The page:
A new study from the University of Portsmouth together with the Fair-Trade Advocacy Office, highlights that despite significant market challenges, much needs to be done to address power imbalances in garment value chains.

“Unfair Trading Practices in Textile Supply Chains: A Review of Responsible and Fair Purchasing Practices by European Fashion SMEs,” assesses the fair and responsible purchasing practices of European fashion SMEs (small to medium-sized enterprises), the barriers to remaining competitive in the current fast fashion industry, and the ways these companies are innovating to shift power dynamics within fashion value chains.

The report includes a case study analysis of companies that are implementing fair and responsible purchasing practices, such as lead times, payment details, prices, discounts, technical specifications, volumes, and stock management. Researchers found that if supported, these companies have the potential to be industry front-runners and demonstrate fair purchasing practices that can be replicated and scaled across the whole garment sector.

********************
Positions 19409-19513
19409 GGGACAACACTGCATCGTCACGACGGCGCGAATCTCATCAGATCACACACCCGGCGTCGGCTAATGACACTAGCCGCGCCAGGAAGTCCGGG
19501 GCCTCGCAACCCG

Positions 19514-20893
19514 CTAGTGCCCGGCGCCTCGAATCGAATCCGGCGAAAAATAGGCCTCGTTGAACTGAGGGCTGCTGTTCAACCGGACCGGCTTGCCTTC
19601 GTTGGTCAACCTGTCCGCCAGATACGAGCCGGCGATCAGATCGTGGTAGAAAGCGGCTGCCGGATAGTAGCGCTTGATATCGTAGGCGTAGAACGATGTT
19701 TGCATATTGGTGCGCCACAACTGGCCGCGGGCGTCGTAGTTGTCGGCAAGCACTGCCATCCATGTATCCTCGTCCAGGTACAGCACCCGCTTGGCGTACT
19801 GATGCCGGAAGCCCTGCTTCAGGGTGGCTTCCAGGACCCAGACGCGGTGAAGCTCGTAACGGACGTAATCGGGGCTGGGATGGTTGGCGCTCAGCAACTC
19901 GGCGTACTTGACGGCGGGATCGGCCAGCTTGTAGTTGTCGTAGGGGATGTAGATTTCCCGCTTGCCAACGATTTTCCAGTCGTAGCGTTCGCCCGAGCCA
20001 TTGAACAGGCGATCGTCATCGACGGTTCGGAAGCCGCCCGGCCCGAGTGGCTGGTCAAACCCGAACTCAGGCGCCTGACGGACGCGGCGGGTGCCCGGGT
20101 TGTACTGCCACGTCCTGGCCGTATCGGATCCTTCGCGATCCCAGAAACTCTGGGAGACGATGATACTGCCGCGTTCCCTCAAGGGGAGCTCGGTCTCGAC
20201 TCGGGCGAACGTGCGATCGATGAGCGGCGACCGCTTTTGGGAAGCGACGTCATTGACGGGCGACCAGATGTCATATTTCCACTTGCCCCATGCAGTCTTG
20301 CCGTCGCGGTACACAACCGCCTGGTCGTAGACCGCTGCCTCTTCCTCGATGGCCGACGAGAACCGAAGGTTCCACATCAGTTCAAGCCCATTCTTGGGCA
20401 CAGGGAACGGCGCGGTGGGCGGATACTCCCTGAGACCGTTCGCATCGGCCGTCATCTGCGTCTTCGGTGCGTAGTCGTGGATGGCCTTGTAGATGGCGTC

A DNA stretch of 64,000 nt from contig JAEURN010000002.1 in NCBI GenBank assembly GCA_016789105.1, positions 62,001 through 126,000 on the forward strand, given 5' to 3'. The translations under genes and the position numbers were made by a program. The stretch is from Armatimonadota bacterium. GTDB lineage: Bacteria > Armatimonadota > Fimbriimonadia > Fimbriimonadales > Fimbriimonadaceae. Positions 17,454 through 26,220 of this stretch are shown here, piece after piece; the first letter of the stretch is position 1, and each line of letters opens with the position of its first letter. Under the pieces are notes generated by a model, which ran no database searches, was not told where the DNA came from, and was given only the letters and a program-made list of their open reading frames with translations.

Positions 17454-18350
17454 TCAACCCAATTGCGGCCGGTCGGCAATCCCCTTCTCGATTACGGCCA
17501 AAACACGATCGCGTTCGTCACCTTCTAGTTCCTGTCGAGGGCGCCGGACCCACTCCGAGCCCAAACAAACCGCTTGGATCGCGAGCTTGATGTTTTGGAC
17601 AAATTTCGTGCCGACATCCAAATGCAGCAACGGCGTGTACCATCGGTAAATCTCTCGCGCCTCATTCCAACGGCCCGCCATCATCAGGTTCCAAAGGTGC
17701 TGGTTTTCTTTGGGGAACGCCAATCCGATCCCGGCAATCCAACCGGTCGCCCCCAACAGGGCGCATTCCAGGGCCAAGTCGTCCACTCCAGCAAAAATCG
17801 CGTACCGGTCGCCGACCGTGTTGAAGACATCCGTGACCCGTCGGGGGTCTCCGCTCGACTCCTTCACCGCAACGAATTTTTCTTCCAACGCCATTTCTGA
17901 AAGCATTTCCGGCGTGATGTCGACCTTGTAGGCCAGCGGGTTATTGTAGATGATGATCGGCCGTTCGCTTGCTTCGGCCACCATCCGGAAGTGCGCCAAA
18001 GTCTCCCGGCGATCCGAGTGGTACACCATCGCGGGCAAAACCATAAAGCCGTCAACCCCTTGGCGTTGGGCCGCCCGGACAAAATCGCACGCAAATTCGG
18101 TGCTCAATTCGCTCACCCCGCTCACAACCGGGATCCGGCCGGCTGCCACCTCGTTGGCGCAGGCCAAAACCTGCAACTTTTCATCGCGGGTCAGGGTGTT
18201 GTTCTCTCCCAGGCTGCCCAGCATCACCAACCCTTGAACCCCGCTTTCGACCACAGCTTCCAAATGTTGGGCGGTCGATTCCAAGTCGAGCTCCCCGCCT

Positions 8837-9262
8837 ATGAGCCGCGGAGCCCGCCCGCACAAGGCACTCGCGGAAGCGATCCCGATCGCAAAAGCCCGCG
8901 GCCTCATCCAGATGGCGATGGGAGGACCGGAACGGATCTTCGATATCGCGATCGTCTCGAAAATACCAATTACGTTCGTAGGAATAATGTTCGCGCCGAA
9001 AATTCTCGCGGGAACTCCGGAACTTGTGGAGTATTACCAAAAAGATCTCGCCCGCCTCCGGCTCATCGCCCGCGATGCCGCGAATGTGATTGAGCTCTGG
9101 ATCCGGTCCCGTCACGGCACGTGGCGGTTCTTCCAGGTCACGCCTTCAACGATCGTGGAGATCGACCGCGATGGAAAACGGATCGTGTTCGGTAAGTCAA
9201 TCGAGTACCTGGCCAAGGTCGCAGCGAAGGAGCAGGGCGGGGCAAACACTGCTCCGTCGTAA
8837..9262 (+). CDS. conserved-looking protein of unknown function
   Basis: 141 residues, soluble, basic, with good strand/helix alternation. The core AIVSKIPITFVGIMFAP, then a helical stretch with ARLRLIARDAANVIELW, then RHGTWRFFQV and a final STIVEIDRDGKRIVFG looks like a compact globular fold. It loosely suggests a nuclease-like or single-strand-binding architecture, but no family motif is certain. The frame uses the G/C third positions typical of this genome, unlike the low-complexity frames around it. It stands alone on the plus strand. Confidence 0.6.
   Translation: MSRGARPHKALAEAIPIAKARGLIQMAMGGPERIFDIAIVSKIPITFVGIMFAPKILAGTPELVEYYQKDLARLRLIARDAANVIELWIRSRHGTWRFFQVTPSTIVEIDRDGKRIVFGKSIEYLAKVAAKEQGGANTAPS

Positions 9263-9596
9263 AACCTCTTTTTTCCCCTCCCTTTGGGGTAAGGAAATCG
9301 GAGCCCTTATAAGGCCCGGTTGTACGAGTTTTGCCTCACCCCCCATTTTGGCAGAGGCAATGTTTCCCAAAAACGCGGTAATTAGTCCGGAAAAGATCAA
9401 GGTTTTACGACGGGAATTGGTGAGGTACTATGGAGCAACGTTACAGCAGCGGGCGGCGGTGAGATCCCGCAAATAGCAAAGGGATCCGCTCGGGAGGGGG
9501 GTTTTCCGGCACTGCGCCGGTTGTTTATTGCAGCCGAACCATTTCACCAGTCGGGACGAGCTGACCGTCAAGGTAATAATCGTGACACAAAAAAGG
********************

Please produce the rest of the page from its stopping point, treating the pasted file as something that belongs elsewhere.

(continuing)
Dr Matthew Anderson, senior lecturer in business ethics at the University of Portsmouth, said: “Our data point to the need, once again, to rethink the conceptual framing but also practical application of corporate social responsibility (CSR) and its connection to fair purchasing in order to move towards more sustainable and ethical garment value chains.”

The report recommends concrete proposals and stricter measures to address power imbalances in garment value chains:

  • Public policy support is needed to help level the playing field for SMEs and social enterprises. Big brands need to be held accountable for unfair purchasing practices, and regulatory approaches to UTPs in textiles should be developed at the European level, e.g., with an EU Directive.
  • Business associations and support for SMEs are essential in building alliances and coalitions that can shift away from the current norm of associations representing the garment and apparel sector being dominated by big businesses.
  • Supply chain transparency is also essential, including the creation of publicly available factory lists that are accessible to workers and unions.

The release concludes that human rights protection in corporate supply chains must be worker-driven, enforcement-focused, and based on legally binding commitments that assign responsibility for improving working conditions to the global corporations at the top of the supply chain.

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